Follow the leader

February 20, 2017

As I’ve been examining my identity and the path I’m on in life, I’ve noticed a lot of synchronicity. I’ve always been fairly aware of recurring themes at different times in my life, but I’m seeing it more clearly and frequently recently. Numerous references have come up across all areas of my life – in books I’m reading, songs I hear, conversations with people and weekend messages at church – to things like mountains (literal and metaphorical), dreams and the archetypal hero’s journey.

One somewhat surprising theme that I’ve seen emerging is leadership and, more specifically, that God is wanting to build into me as a leader. That message couldn’t have been much clearer than this past week. As I was leaving a friend’s house after discussing with her this pull toward leadership, the song playing on the radio was Foxygen’s “Follow the Leader.” I’d never heard the song before, but immediately upon starting the car, I heard the line, “Follow the leader, and the leader is you.” This was followed by Prince’s “Purple Rain,” which includes the line, “You say you want a leader…” Around the same time, I received a text message from a friend who was interested in joining a small group I’m hosting.

I say this idea of leadership is somewhat surprising because I can be shy, and I’m often pretty quiet among people I don’t know well. I’m sometimes awkward, and I’m not as adept at communicating verbally as I am through writing. And while I have convictions I stand up for, I tend more toward being agreeable a lot of the time.

When I really think about it, though, I can also see an inclination toward leadership. I took on training roles in two different restaurants. In another restaurant, while I didn’t have an official training role, I often had new servers shadowing me, and I was occasionally granted permission to assist with managerial duties. I also took on the position of arts and entertainment editor, then assignment editor for my student paper in college. Starting out as a student reporter, I didn’t see myself pursuing the role of an editor. However, I loved it, and I thrived on managing, organizing and delegating.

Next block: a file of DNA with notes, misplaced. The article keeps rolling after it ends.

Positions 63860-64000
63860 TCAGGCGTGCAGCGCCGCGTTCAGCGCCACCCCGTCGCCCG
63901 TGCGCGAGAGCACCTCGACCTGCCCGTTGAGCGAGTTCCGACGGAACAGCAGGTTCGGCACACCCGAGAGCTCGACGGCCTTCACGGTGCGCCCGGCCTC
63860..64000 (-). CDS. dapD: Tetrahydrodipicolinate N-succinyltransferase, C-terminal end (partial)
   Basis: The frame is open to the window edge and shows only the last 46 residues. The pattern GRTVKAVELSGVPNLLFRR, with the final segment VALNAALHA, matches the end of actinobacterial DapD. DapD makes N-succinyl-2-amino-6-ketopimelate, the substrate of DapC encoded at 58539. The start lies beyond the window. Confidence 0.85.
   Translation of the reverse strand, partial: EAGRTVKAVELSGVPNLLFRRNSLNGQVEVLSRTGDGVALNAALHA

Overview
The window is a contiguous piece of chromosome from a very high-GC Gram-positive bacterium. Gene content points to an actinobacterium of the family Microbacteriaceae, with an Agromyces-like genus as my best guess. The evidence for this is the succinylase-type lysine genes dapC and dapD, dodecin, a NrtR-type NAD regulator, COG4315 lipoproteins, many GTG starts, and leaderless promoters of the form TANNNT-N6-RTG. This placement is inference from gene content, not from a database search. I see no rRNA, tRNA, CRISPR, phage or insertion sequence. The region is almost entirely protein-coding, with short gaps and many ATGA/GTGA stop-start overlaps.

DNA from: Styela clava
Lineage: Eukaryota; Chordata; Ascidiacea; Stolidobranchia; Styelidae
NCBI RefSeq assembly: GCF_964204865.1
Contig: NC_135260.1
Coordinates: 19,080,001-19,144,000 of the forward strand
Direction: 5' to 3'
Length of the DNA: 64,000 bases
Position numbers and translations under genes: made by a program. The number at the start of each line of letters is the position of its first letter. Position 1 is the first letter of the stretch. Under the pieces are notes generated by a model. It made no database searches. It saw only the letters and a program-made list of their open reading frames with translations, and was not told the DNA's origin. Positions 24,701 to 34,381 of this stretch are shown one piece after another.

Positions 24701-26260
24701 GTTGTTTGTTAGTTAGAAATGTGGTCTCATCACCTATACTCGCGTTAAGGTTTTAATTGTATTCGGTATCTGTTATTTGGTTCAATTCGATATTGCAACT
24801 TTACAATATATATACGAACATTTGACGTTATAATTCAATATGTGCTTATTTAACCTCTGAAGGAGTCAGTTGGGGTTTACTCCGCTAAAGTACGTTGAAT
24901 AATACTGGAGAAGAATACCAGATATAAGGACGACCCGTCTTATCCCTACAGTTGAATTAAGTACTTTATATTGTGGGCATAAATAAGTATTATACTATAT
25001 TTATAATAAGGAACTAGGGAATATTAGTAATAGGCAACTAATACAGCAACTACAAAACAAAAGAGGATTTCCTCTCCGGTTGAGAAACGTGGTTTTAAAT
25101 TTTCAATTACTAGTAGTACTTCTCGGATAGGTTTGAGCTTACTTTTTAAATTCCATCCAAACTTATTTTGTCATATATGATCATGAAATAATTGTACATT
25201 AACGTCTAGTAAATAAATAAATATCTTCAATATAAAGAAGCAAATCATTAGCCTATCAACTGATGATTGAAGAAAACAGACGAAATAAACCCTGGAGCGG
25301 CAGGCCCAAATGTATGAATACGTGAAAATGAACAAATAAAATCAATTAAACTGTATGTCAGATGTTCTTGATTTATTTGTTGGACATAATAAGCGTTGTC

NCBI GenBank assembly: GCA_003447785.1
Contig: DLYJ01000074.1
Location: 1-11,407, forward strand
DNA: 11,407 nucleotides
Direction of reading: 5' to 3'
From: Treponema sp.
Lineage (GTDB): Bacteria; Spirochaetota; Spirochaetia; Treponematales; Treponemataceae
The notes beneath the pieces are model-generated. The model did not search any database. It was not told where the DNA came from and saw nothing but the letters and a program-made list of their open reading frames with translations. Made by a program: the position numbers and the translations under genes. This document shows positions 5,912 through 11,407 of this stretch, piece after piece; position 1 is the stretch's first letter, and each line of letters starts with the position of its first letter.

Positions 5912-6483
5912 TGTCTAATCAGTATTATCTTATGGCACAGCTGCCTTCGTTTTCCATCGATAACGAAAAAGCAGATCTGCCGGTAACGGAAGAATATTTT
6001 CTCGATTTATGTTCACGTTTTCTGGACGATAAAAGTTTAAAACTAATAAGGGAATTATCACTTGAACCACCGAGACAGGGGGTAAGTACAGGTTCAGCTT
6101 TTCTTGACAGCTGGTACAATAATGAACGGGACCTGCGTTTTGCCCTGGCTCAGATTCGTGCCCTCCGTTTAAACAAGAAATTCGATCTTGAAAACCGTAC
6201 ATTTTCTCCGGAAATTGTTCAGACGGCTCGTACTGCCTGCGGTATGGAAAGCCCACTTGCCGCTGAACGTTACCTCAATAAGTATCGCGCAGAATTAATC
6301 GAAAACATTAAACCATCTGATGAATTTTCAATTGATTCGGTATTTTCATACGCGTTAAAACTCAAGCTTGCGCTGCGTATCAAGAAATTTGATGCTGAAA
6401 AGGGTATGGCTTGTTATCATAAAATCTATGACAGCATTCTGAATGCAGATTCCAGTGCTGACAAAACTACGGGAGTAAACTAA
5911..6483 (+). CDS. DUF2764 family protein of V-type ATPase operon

I’m not sure where or how I’m being called toward leadership at this time. What I do know is that I’m seeing qualities that are important in leaders, and they’re areas in which I hope to develop.

  • A leader is adaptable

There are definitely times when things need to done a specific way, or when a story needs a certain perspective to be complete. But leaders know it’s not uncommon for things to change, to turn out different than how they were planned, and they roll with it.

I actually get excited when I get an opportunity to problem-solve, or when I’m challenged to approach a story from a different angle than the one I’d originally expected. When I’m struggling to come up with a solution, I reach out to my editor, who rather than scrapping the story says something like, “Maybe we can try for some perspective from these people instead.”

  • A leader is persistent and perseveres

One article I’m particularly proud of is a story I wrote last year about a construction project in a Northern Kentucky school district. It wasn’t the most exciting story ever, nor was it the most shining example of my writing. The average reader wouldn’t know it, but this particular assignment is a testament to my persistence and perseverance.

I spent the better part of two weeks trying to reach a second source, someone who could offer some input beyond the information the communications director had given me. Having already pushed the deadline back once, my editor and I conferred that I should put the story on the back burner. A few weeks later, I was in need of a story to maintain my workload. I called the district’s facilities director, who (finally!) answered and took a few minutes to talk, and I had my story.

  • A leader is willing to listen and let others lead

Members of a team each have their own unique set of gifts and talents. But if the person leading the team doesn’t take time to listen, it can be difficult for him/her to recognize these abilities. This flows into the strength of delegating tasks, too. When a leader knows team members’ strengths and challenges, s/he can assign duties accordingly, allowing those team members to lead in ways that align with their gifts and talents.